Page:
As promised last week, council member Lisa Herbold introduced an amendment that would give the city’s Department of Construction and Inspections the authority to impose environmental “mitigation” measures on new developments in areas where there is no parking mandate and where more than 85 percent of on-street parking is generally occupied by cars. (Herbold raised objections to the unbundling provision and the new definition of frequent transit service in committee, too—and voted against sending the legislation to full council—but only reintroduced the mitigation amendment on Monday). Under the State Environmental  Policy Act, “mitigation” is supposed to reduce the environmental impact of land-use decisions; Herbold’s argument was that measures such as imposing minimum parking requirements, reducing non-residential density, and barring residents of new apartments from obtaining residential parking permits would mitigate the environmental impact caused by people circling the block, looking for parking. (At the advice of the city attorney, Herbold said, she removed the RPZ language from her amendment).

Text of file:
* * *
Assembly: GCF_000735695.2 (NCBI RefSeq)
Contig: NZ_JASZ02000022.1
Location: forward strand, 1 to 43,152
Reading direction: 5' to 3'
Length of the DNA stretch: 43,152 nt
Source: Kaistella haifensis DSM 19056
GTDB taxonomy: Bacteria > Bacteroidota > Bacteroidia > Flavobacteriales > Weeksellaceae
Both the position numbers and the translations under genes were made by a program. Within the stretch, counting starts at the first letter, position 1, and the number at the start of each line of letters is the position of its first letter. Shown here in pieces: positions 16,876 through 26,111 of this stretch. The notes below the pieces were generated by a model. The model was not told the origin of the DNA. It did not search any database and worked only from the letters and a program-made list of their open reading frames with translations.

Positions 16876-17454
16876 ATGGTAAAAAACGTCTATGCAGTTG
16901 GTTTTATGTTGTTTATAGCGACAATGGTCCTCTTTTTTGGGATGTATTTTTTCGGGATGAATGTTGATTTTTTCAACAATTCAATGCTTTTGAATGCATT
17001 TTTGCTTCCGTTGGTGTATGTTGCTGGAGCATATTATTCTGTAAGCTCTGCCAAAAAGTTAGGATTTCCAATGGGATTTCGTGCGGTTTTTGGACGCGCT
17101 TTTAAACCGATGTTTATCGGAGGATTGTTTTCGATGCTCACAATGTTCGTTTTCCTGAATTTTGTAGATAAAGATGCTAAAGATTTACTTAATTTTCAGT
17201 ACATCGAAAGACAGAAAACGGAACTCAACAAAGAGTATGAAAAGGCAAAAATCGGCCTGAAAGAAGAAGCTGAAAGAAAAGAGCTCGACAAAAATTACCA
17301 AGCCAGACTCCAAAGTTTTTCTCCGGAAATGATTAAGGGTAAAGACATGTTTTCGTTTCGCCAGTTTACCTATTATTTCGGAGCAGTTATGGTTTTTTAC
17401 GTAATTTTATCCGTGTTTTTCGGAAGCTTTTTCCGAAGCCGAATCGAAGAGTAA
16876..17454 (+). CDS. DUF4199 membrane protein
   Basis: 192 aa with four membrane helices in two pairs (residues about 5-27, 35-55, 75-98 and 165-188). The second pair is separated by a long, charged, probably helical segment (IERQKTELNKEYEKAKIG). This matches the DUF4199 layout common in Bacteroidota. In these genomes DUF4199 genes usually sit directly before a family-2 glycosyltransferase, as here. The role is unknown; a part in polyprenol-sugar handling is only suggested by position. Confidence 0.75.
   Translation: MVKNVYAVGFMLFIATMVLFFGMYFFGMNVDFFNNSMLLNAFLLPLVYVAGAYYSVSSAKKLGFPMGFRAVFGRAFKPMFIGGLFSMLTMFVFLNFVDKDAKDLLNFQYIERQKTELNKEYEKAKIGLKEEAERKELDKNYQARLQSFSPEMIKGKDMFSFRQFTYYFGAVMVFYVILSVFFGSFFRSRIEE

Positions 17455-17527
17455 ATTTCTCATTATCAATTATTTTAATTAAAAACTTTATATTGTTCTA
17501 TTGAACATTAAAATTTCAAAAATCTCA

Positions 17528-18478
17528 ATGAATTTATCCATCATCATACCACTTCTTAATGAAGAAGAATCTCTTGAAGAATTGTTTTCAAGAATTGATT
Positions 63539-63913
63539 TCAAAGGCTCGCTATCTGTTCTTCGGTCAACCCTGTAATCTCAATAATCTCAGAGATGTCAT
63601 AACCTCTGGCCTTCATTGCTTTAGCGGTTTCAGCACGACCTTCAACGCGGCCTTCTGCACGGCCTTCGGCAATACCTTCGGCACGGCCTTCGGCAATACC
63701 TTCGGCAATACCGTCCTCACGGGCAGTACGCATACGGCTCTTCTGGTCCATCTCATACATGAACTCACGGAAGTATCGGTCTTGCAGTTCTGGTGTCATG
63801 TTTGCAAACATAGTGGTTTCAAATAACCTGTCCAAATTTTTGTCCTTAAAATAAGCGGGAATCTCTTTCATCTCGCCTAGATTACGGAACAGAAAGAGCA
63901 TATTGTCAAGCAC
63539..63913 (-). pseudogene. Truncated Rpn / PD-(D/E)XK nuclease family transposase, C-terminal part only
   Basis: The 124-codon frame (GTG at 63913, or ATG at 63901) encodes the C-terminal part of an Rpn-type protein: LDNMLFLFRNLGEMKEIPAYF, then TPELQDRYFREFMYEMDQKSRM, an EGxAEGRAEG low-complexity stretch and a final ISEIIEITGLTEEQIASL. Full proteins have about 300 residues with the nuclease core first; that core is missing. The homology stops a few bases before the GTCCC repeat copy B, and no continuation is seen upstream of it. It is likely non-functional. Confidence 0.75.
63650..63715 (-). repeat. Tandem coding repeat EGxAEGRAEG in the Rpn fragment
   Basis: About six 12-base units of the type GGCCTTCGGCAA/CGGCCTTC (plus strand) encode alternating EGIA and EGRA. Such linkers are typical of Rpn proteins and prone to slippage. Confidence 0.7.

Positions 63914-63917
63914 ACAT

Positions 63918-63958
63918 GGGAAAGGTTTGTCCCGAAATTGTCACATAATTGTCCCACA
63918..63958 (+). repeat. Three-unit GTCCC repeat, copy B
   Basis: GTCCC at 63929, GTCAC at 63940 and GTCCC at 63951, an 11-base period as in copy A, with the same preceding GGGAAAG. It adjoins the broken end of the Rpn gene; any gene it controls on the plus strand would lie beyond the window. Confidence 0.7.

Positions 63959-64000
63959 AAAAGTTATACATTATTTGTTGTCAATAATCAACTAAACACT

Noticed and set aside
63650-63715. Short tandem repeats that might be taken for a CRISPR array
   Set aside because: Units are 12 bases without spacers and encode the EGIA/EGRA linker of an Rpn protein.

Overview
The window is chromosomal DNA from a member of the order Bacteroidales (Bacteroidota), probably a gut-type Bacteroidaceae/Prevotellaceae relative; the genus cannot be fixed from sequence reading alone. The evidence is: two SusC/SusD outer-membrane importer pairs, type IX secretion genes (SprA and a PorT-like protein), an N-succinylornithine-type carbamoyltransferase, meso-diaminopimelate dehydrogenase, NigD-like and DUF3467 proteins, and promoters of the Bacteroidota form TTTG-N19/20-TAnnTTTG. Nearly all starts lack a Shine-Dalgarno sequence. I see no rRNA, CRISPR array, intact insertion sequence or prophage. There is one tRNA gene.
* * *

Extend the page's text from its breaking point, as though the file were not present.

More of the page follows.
Citing parking guru Donald Shoup—whose book “The High Cost of Free Parking” has been the inspiration for many cities to charge variable rates for on-street parking, depending on demand—Herbold said 85 percent occupancy was “a good compromise between optimal use of the parking spots and [preventing] cars [from spending] five, ten minutes driving around looking for a parking spot.” But Shoup never said that the correct response to high on-street parking usage was to build more parking; in fact, he argued that overutilization is a sign that cities need to charge more for parking so that fewer people drive to neighborhoods where parking is at a premium. Shoup’s primary point wasn’t, as Herbold suggested, that the problem with scarce parking is that people burn gas while looking for a parking spot; it was that too many or too few vacancies is a sign that parking isn’t priced correctly, and the price should be adjusted accordingly.

Ironically, after her amendment failed, Herbold turned around and slammed Shoup for using what she called outdated data. But Shoup (and Johnson) got the last laugh. From the council press release on the passage of the legislation:

Council Bill 119221 aims to ensure that only drivers will have to pay for parking, which seems fair,” said Donald Shoup, author of The High Cost of Free Parking. … “If drivers don’t pay for their parking, someone else has to pay for it, and that someone is everyone. But a city where everyone happily pays for everyone else’s free parking is a fool’s paradise.”